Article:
Share: 0 The Blue Zones contain unusually high concentrations of centenarians who have lived to be well over years old and who have aged gracefully, without diseases like heart problems, obesity, cancer, or diabetes. It starts with food choices. If not growing these food items in their own gardens, they have found places where they can purchase them, and more affordably than processed alternatives. They have incorporated certain nutritious foods into their daily or weekly meals—foods that often are not even found on the shelves of convenience stores or on the menus of fast-food restaurants across the country. The particular foods important to Blue Zones centenarians vary from one culture to the next.
From the rugged mountains of Sardinia, Italy, to the sunny shores of Okinawa, Japan, traditional cultures around the world have a lot to teach us about good health and well-being. In turn, these regions hold the highest concentration of centenarians, or individuals living beyond the age of Additionally, many remain physically active and disease-free into their 90s and beyond. Key eating habits include a high consumption of local vegetables, soybeans, seaweed, sweet potatoes, and turmeric, and a low intake of salt. Strong family and social networks promote well-being within the community. The isolated Ogliastra Region of Sardinia, Italy is home to almost 10 times more centenarians per capita than the United States.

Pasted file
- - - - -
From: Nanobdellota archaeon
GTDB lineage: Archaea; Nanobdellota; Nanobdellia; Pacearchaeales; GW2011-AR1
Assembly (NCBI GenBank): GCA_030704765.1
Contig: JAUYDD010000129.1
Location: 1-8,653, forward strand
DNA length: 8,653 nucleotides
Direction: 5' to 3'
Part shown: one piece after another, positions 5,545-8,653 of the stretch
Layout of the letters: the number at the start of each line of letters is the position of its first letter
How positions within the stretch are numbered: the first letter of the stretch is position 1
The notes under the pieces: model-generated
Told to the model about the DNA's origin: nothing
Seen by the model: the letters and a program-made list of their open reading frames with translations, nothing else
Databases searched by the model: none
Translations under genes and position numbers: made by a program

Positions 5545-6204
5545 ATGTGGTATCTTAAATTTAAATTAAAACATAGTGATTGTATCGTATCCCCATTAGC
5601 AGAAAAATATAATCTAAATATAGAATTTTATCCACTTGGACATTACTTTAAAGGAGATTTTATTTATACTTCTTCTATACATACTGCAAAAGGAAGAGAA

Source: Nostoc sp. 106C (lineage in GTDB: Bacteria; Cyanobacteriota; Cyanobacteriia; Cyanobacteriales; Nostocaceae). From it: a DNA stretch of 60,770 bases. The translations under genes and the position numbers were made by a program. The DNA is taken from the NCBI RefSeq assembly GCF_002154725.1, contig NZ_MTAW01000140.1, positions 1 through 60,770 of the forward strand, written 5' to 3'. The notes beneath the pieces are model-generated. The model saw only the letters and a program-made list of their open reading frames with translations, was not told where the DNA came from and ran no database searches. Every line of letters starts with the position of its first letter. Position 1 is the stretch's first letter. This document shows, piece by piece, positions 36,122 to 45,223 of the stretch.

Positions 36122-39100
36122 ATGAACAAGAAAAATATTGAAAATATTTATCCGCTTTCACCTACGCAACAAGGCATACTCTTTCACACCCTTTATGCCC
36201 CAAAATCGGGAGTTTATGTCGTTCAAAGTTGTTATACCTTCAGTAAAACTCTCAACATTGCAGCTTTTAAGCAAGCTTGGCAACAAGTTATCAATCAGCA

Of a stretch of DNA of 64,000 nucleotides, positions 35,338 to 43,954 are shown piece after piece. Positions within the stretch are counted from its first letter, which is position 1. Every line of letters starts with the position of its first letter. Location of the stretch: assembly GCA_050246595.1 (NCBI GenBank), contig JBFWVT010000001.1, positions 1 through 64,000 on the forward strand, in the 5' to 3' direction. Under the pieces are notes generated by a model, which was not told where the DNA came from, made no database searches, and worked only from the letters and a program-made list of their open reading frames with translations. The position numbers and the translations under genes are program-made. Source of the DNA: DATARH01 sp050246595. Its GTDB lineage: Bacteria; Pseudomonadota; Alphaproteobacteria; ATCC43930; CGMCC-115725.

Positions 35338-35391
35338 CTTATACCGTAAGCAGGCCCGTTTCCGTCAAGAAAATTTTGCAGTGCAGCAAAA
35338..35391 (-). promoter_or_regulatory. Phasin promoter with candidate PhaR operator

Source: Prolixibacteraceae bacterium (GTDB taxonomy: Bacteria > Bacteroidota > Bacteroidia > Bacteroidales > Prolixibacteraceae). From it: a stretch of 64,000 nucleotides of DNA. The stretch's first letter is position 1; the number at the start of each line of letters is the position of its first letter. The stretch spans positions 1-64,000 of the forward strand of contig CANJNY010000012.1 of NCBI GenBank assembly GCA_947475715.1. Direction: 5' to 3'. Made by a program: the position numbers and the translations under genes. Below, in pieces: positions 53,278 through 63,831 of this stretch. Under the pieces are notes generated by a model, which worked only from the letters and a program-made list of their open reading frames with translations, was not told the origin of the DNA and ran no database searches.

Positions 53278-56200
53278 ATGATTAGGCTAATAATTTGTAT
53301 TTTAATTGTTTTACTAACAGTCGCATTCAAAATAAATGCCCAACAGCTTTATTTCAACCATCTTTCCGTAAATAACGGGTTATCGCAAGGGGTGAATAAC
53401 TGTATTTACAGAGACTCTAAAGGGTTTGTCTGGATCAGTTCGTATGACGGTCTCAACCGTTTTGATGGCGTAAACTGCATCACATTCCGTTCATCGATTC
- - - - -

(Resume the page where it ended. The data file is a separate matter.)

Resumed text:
Avoid rye breads that list wheat flour as their first ingredient and look for the bread that lists rye flour as the first ingredient. This is for a variety of reasons, but Dr. In addition to their local gardens, many Ikarians also raise livestock on a small scale. People in most Blue Zones drink one to three glasses of red wine per day, often with a meal and with friends. Furthermore, olive oil exhibits protective properties against breast cancer. Loading More Posts Water: Adventists explicitly recommend seven glasses of water daily.